Melita Cable (or at least, its subsidiary Onvol) is what is known in IT circles as an “Internet Service Provider”. The set-up couldn’t be simpler: the client pays his monthly bills, and in return gets access to the World Wide Web. Well, that’s how it works in theory. In practice, there was some kind of cock-up this week (not sure exactly what) and clients were deprived of the service for several hours.
Now, unlike Enemalta, Melita Cable is not actually a monopoly – although occasionally you would be forgiven for thinking otherwise. There is a very real possibility of losing clients through failures such as these... so they responded by apologising for the suspension, and compensating users with a month’s free subscription.
So why does Enemalta not compensate its clients for its multiple failures to provide the paid-for service throughout this summer? And while I’m at it... who the hell shot John F. Kennedy, anyhow?
Alternatively, you can consider the example of the pizza delivery sector, which operates on a fairly similar business model to Melita Cable (i.e., you order the pizza, and then you pay for it when it is delivered to your door.) Just imagine for a second that Enemalta were to branch out into the pizza delivery market....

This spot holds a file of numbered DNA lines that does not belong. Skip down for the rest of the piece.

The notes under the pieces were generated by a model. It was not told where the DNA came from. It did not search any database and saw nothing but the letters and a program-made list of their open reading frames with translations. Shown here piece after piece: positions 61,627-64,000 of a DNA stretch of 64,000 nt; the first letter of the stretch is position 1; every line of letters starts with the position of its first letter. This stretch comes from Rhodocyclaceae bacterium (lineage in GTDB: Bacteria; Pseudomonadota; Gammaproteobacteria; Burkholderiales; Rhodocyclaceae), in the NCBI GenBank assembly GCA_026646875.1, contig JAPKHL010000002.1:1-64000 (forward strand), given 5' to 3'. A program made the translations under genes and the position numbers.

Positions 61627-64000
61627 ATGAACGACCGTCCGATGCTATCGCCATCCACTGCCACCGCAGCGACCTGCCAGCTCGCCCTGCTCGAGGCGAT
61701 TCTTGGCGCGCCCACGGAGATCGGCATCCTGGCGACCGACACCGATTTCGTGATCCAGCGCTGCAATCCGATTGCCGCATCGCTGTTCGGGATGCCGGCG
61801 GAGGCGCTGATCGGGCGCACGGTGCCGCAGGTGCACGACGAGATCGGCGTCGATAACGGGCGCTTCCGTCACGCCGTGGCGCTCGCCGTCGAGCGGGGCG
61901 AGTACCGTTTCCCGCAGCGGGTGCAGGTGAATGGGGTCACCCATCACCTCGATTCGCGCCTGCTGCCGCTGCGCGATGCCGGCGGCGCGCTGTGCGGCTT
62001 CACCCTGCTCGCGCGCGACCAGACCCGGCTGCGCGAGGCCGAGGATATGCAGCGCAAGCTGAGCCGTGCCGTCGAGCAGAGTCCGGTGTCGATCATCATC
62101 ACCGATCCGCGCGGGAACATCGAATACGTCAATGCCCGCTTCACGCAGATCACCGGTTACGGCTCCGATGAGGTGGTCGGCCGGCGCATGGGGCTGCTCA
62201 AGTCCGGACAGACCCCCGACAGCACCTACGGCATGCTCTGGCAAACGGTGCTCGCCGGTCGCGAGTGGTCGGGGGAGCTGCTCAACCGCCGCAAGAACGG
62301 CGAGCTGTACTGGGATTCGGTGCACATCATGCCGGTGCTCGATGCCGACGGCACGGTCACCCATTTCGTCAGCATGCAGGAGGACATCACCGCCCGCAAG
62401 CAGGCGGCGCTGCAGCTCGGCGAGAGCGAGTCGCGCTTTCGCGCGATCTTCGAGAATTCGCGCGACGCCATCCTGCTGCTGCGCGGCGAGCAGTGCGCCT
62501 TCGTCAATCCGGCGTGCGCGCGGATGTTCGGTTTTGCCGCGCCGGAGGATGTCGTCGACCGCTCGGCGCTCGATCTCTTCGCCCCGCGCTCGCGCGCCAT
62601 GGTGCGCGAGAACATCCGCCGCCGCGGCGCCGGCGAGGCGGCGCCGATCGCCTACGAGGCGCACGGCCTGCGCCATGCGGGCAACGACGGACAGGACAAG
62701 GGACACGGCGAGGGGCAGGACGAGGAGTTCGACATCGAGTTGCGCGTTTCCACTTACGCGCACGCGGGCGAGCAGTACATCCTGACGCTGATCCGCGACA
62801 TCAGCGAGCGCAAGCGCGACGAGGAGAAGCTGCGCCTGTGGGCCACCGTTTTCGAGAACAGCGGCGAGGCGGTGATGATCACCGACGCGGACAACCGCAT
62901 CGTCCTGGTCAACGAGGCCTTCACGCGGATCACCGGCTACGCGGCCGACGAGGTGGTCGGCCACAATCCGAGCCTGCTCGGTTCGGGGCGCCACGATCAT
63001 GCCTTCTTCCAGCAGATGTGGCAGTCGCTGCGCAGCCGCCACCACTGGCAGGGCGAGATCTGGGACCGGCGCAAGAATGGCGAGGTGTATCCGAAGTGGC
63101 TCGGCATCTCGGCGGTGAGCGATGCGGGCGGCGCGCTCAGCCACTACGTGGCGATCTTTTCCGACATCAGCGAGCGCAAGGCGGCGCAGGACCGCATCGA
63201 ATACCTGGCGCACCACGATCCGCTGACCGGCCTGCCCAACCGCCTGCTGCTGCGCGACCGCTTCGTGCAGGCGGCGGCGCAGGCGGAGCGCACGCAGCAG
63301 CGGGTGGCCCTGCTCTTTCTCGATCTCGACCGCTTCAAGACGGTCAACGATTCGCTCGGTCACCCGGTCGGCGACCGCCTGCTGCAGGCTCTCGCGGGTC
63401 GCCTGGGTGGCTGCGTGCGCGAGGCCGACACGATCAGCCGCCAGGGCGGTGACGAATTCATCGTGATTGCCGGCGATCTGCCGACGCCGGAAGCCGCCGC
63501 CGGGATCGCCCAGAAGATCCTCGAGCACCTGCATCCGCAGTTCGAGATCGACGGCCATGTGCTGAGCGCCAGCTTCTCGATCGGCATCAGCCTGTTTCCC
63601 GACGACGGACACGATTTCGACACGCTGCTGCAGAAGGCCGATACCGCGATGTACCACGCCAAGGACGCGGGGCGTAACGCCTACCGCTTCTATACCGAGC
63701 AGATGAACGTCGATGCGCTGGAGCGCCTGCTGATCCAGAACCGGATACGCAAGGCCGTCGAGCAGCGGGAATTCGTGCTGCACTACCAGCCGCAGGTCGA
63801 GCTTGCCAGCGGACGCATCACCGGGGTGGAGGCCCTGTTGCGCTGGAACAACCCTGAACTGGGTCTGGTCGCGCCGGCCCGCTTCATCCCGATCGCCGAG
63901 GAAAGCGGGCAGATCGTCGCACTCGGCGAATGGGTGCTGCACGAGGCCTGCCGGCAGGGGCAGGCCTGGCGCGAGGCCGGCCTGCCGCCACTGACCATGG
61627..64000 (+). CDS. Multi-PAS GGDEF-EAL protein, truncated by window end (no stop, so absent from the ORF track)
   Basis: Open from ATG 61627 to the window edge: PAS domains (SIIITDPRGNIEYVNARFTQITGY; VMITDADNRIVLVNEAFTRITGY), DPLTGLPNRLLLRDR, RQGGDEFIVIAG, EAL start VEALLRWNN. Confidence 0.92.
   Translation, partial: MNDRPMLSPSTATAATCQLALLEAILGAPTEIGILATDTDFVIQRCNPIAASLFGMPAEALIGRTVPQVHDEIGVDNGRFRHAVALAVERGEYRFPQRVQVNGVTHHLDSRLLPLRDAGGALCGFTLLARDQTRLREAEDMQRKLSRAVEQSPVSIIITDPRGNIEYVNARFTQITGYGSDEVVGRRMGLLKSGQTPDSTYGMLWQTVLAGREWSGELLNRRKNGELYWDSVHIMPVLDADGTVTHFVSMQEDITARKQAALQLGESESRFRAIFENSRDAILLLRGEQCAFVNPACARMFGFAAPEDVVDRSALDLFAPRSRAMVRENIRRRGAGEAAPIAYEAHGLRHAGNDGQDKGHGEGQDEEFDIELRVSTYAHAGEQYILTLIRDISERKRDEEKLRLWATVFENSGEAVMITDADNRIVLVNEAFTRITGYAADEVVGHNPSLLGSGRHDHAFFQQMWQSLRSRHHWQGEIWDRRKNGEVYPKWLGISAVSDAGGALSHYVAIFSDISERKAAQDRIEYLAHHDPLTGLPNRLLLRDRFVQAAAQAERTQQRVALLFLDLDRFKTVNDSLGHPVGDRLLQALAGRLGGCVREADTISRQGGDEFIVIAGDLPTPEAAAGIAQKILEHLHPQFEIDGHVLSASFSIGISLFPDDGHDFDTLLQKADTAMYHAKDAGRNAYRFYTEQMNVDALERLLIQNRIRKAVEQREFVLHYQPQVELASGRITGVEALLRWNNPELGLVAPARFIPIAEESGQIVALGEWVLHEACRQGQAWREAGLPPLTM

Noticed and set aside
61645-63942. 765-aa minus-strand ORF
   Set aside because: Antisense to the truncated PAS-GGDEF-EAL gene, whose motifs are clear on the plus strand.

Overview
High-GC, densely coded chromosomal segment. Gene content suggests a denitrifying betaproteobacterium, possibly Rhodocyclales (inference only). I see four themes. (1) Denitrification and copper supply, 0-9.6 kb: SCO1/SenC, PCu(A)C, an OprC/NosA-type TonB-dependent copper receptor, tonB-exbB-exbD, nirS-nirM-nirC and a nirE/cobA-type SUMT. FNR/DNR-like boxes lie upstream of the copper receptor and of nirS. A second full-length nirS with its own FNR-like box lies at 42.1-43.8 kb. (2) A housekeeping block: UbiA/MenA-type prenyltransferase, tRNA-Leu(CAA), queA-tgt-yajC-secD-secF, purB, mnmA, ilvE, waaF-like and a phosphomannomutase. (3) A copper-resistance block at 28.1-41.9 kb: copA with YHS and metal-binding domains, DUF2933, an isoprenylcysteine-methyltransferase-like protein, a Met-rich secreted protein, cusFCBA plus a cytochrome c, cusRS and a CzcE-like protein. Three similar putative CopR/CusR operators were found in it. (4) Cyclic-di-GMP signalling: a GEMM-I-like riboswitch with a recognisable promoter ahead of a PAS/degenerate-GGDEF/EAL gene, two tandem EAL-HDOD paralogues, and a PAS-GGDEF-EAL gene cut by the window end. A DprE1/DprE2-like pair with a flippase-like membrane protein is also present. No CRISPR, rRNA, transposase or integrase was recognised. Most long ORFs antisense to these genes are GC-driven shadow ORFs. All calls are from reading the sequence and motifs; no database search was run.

Ring, ring!
“Hi, is that the Enemalta Pizza Station?”
“Erm... I’s just received a bill for two Capricciosas and a Margherita...”
“The only trouble is... I never got the pizzas!”
“Yes? And your point is...?”
“My point is that you are billing me for a service I never actually received...!”
“Who cares? Don’t you know that we are not in a position to guarantee that your pizza can actually be delivered?”
“What? But... then what the hell am I even being billed for?”
“And it’s not just because we’re a shameless monopoly, either. No pizza delivery service in the world will ever be able to guarantee a single pizza delivery. Not a single one. It has never happened, and it never will!”
“OK, but since when do three pizzas add up to €540.57c??”
“Look, I don’t make the prices. I don’t even make the pizzas. All I do is answer the phone and be rude to people. Now either pay your bill, or piss off!”
(Luckily for local pizza enthusiasts, there are other pizza delivery services apart from the Enemalta Pizza Station in Delimara. Pity we can’t say the same for energy provision in this country...)